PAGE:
We meet Tina Teucher at the Impact Hub in Munich. The co-working space for the creative scene is located in what was formerly a large kitchen warehouse very close to the Grossmarkthalle. In the hub, young people sit at tables with laptops or engage in lively discussions in glassed-in rooms. Tina Teucher walks quickly through the floor in search of the room she has booked for our conversation. On the way, she says that a lot is happening already in the field of sustainability and that this is a good sign.
That’s exactly what we want to talk to her about …
So, what are you observing, Ms Teucher?
Ich sehe zwei Trends: Zum einen ist das Thema Nachhaltigkeit so Tina Teucher: I see two trends: On the one hand, the topic of sustainability has penetrated the consciousness of the masses as never before. Not least through movements like Fridays for Future, it has literally arrived at the kitchen table. And it is via the generation that will be directly affected by the predicted consequences of climate change. It is the young people who are demanding that we change something. For them, climate change is not an abstract problem in the distant future; they care about their own future. For them, it’s not about hugging a few trees – it’s about survival.
And the second trend?
The coronavirus crisis has also changed people’s thinking. Life literally came to a standstill for many months, and now we can think about what we want to retain from the time before the pandemic and what we want to change.
What about sustainability in the corporate world?
There, too, it’s more relevant than ever, because customers demand it and government regulations require it. No company can avoid dealing with its responsibility today, let alone tomorrow.
We have been talking about the necessity of sustainable business for decades.
Yes, but in the meantime, action is also being taken, and more and more often it’s because people are now intrinsically convinced that there is no other way. There’s a shift underway from shareholder value to stakeholder value.
You mean statements like those of Laurence Douglas Fink, CEO of the world’s largest investment company, Blackrock, who called on companies to operate more sustainably?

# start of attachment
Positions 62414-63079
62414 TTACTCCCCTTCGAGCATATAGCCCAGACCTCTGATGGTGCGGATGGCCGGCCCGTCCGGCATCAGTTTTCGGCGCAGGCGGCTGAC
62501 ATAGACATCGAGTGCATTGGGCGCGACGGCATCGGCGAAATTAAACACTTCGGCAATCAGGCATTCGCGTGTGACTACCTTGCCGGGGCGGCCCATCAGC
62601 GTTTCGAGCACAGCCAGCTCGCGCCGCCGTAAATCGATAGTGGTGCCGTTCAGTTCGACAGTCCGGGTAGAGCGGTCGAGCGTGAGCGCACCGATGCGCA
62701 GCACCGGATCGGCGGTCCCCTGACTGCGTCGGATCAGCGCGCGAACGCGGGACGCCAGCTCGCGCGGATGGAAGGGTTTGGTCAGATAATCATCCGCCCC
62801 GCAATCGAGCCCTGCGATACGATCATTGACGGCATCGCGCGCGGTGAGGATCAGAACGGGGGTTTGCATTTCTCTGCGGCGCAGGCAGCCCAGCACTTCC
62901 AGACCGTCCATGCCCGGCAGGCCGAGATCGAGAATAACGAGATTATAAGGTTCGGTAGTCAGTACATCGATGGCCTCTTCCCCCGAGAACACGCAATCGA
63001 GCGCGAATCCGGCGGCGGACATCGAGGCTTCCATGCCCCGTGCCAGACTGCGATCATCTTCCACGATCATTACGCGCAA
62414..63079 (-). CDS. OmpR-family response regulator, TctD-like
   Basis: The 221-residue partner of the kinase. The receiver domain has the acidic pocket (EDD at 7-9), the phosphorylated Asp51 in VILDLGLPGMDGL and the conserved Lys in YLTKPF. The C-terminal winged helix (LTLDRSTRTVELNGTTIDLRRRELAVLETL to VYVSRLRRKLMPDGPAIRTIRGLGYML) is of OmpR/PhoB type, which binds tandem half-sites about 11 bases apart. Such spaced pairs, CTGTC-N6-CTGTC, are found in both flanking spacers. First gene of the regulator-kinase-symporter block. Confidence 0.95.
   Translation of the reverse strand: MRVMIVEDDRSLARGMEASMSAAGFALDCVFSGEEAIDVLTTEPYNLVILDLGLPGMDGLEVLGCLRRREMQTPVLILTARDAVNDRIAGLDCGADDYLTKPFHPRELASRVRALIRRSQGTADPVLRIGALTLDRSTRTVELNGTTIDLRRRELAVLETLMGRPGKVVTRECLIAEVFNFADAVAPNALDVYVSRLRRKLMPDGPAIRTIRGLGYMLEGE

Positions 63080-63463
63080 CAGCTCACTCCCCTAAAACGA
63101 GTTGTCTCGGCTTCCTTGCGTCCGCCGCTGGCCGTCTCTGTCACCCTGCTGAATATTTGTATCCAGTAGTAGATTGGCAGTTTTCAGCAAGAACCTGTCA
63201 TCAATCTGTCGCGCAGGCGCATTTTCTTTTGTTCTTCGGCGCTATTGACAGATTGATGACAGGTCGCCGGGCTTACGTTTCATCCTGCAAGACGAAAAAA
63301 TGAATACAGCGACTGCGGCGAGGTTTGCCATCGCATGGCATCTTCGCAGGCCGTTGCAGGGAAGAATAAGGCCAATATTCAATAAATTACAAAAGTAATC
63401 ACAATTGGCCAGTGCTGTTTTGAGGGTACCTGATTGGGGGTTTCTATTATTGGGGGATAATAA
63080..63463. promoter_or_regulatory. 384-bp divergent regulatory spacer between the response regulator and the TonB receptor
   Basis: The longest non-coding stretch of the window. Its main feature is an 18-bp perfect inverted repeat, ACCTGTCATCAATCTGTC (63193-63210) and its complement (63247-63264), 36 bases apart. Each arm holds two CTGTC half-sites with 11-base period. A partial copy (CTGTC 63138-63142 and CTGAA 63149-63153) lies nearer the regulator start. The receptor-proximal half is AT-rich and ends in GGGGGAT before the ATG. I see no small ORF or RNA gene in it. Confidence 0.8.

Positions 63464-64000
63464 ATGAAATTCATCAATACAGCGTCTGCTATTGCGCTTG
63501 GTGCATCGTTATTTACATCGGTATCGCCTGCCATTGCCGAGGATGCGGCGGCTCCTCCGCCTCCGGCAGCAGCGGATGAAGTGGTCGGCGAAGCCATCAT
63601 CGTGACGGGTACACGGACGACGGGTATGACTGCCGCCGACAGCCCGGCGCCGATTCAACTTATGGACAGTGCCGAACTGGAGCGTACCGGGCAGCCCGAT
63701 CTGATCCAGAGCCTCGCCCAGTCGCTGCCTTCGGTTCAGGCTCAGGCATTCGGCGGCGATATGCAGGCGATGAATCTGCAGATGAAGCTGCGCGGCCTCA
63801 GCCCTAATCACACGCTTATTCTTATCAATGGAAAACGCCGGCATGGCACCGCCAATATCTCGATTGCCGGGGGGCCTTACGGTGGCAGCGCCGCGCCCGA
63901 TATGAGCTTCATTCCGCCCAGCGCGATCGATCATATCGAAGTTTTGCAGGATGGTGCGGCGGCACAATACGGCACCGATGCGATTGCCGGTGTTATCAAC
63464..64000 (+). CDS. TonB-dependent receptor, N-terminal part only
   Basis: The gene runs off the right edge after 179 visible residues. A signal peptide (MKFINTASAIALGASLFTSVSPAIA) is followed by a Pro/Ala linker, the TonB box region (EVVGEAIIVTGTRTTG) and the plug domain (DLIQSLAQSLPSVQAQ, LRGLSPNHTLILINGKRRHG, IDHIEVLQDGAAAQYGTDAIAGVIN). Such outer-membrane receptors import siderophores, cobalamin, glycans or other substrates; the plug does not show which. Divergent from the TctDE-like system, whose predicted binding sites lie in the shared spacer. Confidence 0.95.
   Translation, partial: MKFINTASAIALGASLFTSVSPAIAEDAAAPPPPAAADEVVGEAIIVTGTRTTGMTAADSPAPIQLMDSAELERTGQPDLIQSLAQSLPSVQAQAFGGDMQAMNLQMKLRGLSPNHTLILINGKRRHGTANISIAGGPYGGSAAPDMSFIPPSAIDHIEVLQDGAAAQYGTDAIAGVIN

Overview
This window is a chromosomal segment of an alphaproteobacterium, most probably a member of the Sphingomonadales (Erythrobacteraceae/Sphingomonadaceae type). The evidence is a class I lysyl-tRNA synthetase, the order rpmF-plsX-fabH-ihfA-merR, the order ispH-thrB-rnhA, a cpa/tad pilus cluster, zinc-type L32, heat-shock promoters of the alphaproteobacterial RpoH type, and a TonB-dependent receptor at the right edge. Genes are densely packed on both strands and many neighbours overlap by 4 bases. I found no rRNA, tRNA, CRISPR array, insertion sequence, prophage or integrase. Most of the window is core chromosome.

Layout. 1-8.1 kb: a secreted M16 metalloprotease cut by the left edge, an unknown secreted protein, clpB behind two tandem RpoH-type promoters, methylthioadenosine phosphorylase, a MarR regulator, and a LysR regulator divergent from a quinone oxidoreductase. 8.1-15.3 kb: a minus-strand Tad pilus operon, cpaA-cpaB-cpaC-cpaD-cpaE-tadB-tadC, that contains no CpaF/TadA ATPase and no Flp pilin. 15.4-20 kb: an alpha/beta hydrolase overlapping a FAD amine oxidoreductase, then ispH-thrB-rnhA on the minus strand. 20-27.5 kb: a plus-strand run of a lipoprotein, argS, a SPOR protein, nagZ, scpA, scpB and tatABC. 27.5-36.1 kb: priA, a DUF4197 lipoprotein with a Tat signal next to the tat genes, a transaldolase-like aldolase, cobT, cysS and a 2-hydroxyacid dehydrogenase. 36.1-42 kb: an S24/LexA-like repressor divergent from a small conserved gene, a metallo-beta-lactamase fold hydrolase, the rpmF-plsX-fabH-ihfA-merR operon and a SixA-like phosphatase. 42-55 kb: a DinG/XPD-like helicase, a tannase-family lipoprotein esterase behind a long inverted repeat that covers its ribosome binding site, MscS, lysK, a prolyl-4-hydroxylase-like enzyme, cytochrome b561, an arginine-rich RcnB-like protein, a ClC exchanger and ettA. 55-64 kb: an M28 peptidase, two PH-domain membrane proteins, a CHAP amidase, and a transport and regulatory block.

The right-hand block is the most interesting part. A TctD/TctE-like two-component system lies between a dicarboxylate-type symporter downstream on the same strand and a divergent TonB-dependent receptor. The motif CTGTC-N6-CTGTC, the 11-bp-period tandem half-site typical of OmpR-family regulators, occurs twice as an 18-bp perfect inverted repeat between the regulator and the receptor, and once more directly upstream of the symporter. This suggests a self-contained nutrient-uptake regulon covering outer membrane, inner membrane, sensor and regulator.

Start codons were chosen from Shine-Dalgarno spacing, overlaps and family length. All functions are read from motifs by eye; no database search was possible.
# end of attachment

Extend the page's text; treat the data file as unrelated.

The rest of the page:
He even said that, in future, Blackrock would only invest in so-called purpose-driven companies – that is, companies that operate in both a financial and meaningful way. Or consider the landmark ruling of a court in The Hague against the oil company Shell, which now has to change its business policy with a view to climate protection. Now is the time when most companies can still voluntarily and actively shape the change. Those who miss the boat run the risk of having their licence to operate withdrawn in the future. By 2050, companies in the EU will have to be climate neutral; the CO2 price will rise and, with it, the economic pressure to operate more sustainably. Those who do not do so are taking enormous economic risks today.
Nevertheless, the majority of cars on the roads still have combustion engines, and the world does not look much different than it did 10 years ago.
Well yes, of course it won’t happen overnight, but from today’s perspective one can be optimistic and ask when, if not now. I see a growing conviction everywhere that we have to do business sustainably.
The term ‘sustainability’ has already been overused in our conversation, and even more so in the public debate. How do you define it?
For me, it’s primarily based on the idea of a circular economy – nature shows us how. But you’re right. We have to focus more on what sustainable actually means, what possibilities there are. Take sustainable building: that is one of the most important levers to reduce greenhouse gases. Yet the subject is almost completely absent from architectural studies today. This knowledge gap is a big problem. I’m convinced that we already have all the solutions and technologies we need for sustainable and climate-neutral building. It’s just that too few people know about them.